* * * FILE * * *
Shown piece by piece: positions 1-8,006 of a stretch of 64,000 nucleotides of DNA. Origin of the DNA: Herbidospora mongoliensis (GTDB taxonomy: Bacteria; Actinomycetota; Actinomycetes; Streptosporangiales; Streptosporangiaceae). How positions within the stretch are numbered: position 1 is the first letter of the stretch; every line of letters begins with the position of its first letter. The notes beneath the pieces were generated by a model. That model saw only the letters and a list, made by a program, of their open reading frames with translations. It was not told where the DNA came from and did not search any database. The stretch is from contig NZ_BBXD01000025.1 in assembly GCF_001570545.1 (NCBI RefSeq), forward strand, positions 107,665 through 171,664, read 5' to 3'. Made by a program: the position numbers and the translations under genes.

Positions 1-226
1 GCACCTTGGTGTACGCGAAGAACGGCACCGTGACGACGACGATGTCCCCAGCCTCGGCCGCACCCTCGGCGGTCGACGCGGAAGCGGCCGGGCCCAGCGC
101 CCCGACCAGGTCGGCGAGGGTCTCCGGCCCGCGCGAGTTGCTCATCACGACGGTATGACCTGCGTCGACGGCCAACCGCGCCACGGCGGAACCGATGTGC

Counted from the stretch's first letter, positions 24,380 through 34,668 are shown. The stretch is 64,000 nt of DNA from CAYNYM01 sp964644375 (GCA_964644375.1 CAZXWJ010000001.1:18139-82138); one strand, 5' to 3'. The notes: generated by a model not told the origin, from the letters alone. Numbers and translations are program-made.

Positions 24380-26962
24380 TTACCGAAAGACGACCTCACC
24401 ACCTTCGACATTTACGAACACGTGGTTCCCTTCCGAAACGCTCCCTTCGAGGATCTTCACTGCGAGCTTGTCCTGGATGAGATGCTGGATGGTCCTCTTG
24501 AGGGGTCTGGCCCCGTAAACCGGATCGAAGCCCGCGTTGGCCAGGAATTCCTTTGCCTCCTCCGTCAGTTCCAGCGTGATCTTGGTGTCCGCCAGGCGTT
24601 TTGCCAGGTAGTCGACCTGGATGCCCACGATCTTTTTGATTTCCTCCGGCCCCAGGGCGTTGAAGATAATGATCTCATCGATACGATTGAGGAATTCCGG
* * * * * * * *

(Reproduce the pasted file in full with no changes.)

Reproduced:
Shown piece by piece: positions 1-8,006 of a stretch of 64,000 nucleotides of DNA. Origin of the DNA: Herbidospora mongoliensis (GTDB taxonomy: Bacteria; Actinomycetota; Actinomycetes; Streptosporangiales; Streptosporangiaceae). How positions within the stretch are numbered: position 1 is the first letter of the stretch; every line of letters begins with the position of its first letter. The notes beneath the pieces were generated by a model. That model saw only the letters and a list, made by a program, of their open reading frames with translations. It was not told where the DNA came from and did not search any database. The stretch is from contig NZ_BBXD01000025.1 in assembly GCF_001570545.1 (NCBI RefSeq), forward strand, positions 107,665 through 171,664, read 5' to 3'. Made by a program: the position numbers and the translations under genes.

Positions 1-226
1 GCACCTTGGTGTACGCGAAGAACGGCACCGTGACGACGACGATGTCCCCAGCCTCGGCCGCACCCTCGGCGGTCGACGCGGAAGCGGCCGGGCCCAGCGC
101 CCCGACCAGGTCGGCGAGGGTCTCCGGCCCGCGCGAGTTGCTCATCACGACGGTATGACCTGCGTCGACGGCCAACCGCGCCACGGCGGAACCGATGTGC

Counted from the stretch's first letter, positions 24,380 through 34,668 are shown. The stretch is 64,000 nt of DNA from CAYNYM01 sp964644375 (GCA_964644375.1 CAZXWJ010000001.1:18139-82138); one strand, 5' to 3'. The notes: generated by a model not told the origin, from the letters alone. Numbers and translations are program-made.

Positions 24380-26962
24380 TTACCGAAAGACGACCTCACC
24401 ACCTTCGACATTTACGAACACGTGGTTCCCTTCCGAAACGCTCCCTTCGAGGATCTTCACTGCGAGCTTGTCCTGGATGAGATGCTGGATGGTCCTCTTG
24501 AGGGGTCTGGCCCCGTAAACCGGATCGAAGCCCGCGTTGGCCAGGAATTCCTTTGCCTCCTCCGTCAGTTCCAGCGTGATCTTGGTGTCCGCCAGGCGTT
24601 TTGCCAGGTAGTCGACCTGGATGCCCACGATCTTTTTGATTTCCTCCGGCCCCAGGGCGTTGAAGATAATGATCTCATCGATACGATTGAGGAATTCCGG